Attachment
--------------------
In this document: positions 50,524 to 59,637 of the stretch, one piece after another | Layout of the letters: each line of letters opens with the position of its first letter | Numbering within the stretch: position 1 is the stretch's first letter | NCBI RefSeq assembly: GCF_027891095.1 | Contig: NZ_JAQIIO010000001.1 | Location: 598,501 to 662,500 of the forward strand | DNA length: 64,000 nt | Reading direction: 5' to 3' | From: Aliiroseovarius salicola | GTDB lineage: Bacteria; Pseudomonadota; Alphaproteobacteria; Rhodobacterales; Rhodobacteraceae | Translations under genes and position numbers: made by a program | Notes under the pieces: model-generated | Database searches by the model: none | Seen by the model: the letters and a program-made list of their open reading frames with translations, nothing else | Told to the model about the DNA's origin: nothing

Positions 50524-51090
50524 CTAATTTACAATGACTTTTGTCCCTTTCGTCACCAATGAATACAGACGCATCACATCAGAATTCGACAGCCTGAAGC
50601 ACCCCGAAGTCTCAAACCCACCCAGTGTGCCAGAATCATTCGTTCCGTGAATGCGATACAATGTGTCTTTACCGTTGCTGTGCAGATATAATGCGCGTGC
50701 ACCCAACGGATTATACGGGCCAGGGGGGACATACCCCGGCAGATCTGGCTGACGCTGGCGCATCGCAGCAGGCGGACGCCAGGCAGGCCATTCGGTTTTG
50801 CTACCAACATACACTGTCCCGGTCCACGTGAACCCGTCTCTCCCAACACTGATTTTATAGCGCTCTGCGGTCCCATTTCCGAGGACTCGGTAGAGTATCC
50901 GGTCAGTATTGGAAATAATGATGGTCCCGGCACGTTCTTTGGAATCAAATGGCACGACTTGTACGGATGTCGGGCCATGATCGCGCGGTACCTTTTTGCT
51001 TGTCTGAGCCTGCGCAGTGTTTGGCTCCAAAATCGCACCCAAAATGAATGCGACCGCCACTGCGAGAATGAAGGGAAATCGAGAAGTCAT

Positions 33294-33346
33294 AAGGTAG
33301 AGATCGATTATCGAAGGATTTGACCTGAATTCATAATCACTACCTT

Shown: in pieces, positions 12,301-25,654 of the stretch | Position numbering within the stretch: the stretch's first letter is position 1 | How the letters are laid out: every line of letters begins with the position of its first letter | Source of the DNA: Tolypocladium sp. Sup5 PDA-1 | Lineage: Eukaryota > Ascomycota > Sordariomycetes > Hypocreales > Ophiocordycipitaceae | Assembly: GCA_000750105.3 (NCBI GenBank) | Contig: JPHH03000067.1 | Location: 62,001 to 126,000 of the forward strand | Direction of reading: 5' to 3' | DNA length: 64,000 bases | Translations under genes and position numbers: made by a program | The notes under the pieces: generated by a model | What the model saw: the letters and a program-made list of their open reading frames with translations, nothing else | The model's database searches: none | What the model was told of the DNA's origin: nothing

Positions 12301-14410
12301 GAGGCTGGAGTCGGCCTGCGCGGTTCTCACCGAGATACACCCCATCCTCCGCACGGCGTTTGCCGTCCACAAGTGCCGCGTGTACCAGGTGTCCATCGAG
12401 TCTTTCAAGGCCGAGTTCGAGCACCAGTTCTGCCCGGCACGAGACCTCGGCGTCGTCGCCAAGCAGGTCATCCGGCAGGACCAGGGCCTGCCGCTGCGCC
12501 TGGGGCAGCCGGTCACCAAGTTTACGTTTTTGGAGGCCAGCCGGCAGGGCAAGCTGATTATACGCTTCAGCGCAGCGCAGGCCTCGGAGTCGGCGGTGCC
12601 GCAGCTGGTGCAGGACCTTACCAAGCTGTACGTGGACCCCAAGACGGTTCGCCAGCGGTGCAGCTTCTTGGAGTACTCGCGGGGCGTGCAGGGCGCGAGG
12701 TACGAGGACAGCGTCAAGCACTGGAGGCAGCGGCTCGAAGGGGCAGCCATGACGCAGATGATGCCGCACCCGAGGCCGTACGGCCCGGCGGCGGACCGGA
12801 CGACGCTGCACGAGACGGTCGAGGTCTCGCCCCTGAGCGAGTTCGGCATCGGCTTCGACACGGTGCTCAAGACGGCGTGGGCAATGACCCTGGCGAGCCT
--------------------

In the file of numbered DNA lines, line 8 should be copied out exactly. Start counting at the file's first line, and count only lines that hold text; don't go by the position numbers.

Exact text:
51001 TGTCTGAGCCTGCGCAGTGTTTGGCTCCAAAATCGCACCCAAAATGAATGCGACCGCCACTGCGAGAATGAAGGGAAATCGAGAAGTCAT